P.S.  If you’re among the fortunate organizations that have too many legacy society members to make the calls in-house, there are several firms in the marketplace that specialize in high touch calling that can make the calls for you.  Don’t be afraid to use them.  It’s not telemarketing in the sense that we typically think of.  It’s a warm, personal touch from a highly trained callerjust what you’d have if you made the call yourself.

P.P.S.  The voting on the test described in yesterday’s post is still open.  If you haven’t cast your vote, please do so.  Results next week!

Written by Phyllis Freedman

May 14, 2009 at 12:32 am

Testing in planned giving marketing: a case study.

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I promised to share results of some tests that I’ve had the good fortune to be involved with in the hope that the information can help inform your planned giving marketing.    Here’s a great example.   We recently tested whether a rate chart or quotes from trusted experts, like the Wall Street Journal, were more effective at helping to prompt gift annuity inquiries and contracts.  You can see the two versions here. es_tpcd_thumb3

In an upcoming post I’ll reveal whether the Wall Street Journal or the rate table won or whether there was no difference in result so stay tuned.  In the meantime, I’m taking a poll to see what you think.  Cast your vote!


P.S.   One of the best and brightest minds in fundraising, Peter Schoewe, of Mal Warwick Associates, has just written the first of a two-part article entitled “The A, B, Cs of Testing” which appears in the May issue of their e-newsletter.  Definitely recommended reading!

Written by Phyllis Freedman

May 12, 2009 at 10:32 am

Measuring success.

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In a previous post I wrote about the importance of testing in planned giving marketing.  And I lamented the fact that it’s a missed opportunity to identify techniques that can improve results and ultimately bring more money to the cause.  Several of you e-mailed me or posted comments rightly pointing out that one of the reasons more organizations don’t test is that because of low response rates in planned giving, it requires mailing a large number of donors to do testing and most organizations are not mailing that many names.  Some organizations do mail large enough volumes to test and I’ll be reporting on the results of some of those tests in subsequent posts but, for now, whether you are testing a technique or just trying to measure the effectiveness of your planned giving marketing more generally, it’s worth having a conversation about how, exactly, success is measured.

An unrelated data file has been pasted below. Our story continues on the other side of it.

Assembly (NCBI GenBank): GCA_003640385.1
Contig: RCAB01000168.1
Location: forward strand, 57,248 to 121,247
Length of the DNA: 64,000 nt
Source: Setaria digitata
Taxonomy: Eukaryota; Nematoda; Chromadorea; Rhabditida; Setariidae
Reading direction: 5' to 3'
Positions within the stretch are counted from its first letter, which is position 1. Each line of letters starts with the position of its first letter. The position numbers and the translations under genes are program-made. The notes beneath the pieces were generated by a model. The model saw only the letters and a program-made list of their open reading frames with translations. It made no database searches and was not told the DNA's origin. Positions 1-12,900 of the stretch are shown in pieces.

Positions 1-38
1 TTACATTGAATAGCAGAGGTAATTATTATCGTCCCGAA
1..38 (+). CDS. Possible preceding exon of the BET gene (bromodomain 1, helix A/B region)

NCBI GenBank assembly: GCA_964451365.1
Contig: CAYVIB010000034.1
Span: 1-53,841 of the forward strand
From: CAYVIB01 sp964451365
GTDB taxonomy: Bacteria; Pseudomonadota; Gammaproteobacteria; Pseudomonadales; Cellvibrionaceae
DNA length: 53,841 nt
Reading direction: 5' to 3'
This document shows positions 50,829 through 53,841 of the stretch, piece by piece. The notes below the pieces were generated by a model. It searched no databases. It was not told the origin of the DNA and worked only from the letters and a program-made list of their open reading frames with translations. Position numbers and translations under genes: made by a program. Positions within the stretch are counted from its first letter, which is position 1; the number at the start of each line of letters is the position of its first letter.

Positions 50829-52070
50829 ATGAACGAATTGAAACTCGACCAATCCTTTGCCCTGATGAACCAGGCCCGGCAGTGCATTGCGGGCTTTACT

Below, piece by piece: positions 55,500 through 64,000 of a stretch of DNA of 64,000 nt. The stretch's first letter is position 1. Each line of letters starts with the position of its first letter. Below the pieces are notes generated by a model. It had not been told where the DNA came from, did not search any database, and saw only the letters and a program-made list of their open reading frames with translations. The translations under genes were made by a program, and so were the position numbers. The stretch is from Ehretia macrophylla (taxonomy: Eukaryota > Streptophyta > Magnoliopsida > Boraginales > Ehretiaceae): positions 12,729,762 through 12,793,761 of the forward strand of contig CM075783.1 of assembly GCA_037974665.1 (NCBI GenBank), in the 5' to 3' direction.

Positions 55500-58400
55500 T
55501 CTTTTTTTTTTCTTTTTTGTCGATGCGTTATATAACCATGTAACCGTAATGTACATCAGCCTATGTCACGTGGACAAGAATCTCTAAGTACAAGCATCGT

Well, when I talk about improving results I don’t mean more outright, small gifts.  After all, that’s not our goal in planned giving marketing.  In fact one thing I’ve seen tested is including or omitting an “Enclosed is my gift” line on the reply card.  Including the line does generate more small gifts but it also produces fewer qualified prospects (see below) and fewer leads that result in a closed gift.  My definition of closed gift for most organizations is a bequest commitment or a gift annuity contract.

When evaluating results and measuring success, it’s important to remember that improving initial response rate isn’t necessarily the goal.   We all know that we get lots of reply cards from donors who are just in the habit of checking check boxes or requesting anything that is offered free.  So, initial response doesn’t really measure our desired outcome.

We should really measure planned giving results using different metrics.  How many qualified prospects did the mailing generate from among the donors who responded?  That is, did that response end in a closed gift?  Or, in a meaningful conversation with a donor who is legitimately interested in making a legacy gift?  Of course we have to track all the metrics:  number of responses and amount of gifts that come in, the number of qualified leads and number of closed gifts.  But, it’s important to remember that it’s qualified leads and closed gifts that really count and really determine a winning test or whether your marketing is having the desired effect.

Sometimes it takes several months to know the outcome, too, since closing gifts can take a while. And closing gifts takes good follow-up (more on that in a later post).   So, before you embark on your next test or your next mailing, be sure you’re ready to measure success.  How do you measure success?


P.S.  And don’t forget that for every donor who does raise her hand, there are 6, 7 or even 8 who may act as a result of your marketing but never tell you about it.  So, when you’re figuring the return on your marketing dollar, don’t forget those unidentified bequests that are sure to follow.  Maybe you should “soft credit” them to your marketing results report.

Written by Phyllis Freedman

May 7, 2009 at 12:01 am